ABSTRACT: Types of latent print fabrication are discussed briefly. Concerns are raised over tow issues. First, examiners should be aware of the clues to fabrication in order to expose the dishonest police personnel who would fabricate such evidence. Second, examiners should use conclusive methods of documentation to prevent a disruptive challenge to the validity of their latent print evidence in court.
Cases of fabrication of latent print evidence by police officers and identification technicians occur frequently enough in the United States to make publicity of these cases a threat to the credibility of honest latent print and crime scene professionals. In addition, latent print examiners who compare latent prints developed by others run the risk of receiving submissions of fabricated evidence and being drawn unsuspectingly into such cases. Therefore, conscientious examiners need to be alert to the signs of fabrication in latent print evidence submitted by others, and they need to follow procedures in their own cases to document absolutely the authenticity of their latent prints in order to preclude the charge of fabrication against their legitimate evidence.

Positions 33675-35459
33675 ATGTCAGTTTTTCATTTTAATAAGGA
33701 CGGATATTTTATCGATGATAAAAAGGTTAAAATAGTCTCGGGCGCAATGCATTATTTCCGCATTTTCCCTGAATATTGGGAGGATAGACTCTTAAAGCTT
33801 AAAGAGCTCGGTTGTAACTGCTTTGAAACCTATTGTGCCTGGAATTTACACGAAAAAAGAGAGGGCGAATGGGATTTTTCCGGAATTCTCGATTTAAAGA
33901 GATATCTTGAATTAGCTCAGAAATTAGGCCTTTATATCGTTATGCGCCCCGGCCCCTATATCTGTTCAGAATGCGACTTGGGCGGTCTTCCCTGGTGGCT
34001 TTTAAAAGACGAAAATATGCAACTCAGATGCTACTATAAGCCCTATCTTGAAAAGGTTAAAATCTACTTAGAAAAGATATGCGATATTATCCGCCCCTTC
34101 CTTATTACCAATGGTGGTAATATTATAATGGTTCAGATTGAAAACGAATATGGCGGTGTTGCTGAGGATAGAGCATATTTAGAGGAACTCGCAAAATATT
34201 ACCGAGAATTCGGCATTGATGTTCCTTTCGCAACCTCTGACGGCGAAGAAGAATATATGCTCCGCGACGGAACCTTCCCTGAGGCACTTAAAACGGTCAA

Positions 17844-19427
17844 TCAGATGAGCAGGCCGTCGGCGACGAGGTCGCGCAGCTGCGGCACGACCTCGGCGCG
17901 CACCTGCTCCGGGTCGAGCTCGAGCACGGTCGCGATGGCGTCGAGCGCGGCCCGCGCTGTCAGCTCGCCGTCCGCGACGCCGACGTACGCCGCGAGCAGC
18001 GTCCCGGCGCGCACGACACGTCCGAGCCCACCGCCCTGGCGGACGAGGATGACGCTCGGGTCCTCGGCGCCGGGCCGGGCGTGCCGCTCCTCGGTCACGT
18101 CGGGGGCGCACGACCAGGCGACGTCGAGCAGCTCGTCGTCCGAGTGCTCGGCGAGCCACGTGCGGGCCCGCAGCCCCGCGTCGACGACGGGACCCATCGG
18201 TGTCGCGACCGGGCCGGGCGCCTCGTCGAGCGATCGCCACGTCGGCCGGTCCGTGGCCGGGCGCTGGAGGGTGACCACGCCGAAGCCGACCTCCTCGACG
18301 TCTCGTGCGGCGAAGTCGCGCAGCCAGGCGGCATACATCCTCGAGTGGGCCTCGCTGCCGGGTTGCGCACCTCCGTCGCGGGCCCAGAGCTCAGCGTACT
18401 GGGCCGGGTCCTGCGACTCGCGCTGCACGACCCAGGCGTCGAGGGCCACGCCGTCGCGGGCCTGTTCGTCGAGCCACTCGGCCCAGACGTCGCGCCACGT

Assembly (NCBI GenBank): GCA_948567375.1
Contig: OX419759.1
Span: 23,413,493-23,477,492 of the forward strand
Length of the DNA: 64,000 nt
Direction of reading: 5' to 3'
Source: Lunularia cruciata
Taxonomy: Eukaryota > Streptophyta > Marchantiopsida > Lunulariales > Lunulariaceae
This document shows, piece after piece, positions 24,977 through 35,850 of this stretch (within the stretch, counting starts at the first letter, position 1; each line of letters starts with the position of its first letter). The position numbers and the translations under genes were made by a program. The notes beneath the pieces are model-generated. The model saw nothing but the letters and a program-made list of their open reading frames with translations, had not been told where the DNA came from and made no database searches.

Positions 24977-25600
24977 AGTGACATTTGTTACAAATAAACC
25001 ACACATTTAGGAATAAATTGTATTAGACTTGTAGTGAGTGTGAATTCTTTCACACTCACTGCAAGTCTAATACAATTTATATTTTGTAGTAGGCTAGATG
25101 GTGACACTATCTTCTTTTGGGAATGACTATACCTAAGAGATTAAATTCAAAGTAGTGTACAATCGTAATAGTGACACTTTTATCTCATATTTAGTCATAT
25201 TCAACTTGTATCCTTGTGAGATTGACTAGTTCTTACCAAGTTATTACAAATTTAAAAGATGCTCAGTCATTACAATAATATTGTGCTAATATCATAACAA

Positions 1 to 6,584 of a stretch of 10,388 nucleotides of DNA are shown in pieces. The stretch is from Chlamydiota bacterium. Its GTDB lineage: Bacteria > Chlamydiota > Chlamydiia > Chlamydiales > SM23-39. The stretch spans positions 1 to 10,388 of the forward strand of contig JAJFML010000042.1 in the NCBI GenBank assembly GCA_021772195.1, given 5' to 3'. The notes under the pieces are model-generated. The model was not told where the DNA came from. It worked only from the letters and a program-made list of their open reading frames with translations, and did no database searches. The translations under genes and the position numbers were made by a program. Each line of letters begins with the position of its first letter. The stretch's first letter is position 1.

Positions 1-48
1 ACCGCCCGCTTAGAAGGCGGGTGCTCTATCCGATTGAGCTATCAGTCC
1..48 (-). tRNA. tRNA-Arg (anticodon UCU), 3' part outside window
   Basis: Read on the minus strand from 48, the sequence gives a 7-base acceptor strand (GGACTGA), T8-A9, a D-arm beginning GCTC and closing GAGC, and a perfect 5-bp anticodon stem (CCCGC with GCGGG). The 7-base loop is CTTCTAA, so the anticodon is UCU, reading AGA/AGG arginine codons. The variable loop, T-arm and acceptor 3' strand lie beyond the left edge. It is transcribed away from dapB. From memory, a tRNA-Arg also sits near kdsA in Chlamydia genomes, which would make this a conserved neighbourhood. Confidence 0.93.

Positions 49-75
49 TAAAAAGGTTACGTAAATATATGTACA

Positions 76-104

A review of the literature published on the topics of latent print forgery and fabrication shows two unrelated types of false evidence. The most widely accepted definitions were those given by George Bonebrake in his 1976 presentation to the International Association for Identification.1 A “forged” latent print is one which actually exists on a surface, but was not left by the person whose fingerprint it represents. A “fabricated” latent print is a representation of print that never existed on the surface from which it purportedly came.
By considering these definitions in their practical meanings, a forged print would be a latent planted at a crime scene by the true criminal in order to fool the police, while a fabricated print is fabricated evidence produced by a police employee in order to bolster a case or frame a person. In those terms, forgery of latent print evidence is virtually nonexistent. Fabrication occurs disgustingly often. In considering fabrication, two issues arise; first, how to protect yourself from getting drawn into a fabrication scheme perpetrated by a dishonest police employee; and second, how to protect your evidence from an unsubstantiated charge of fabrication by a defense attorney trying to get his client off the hook.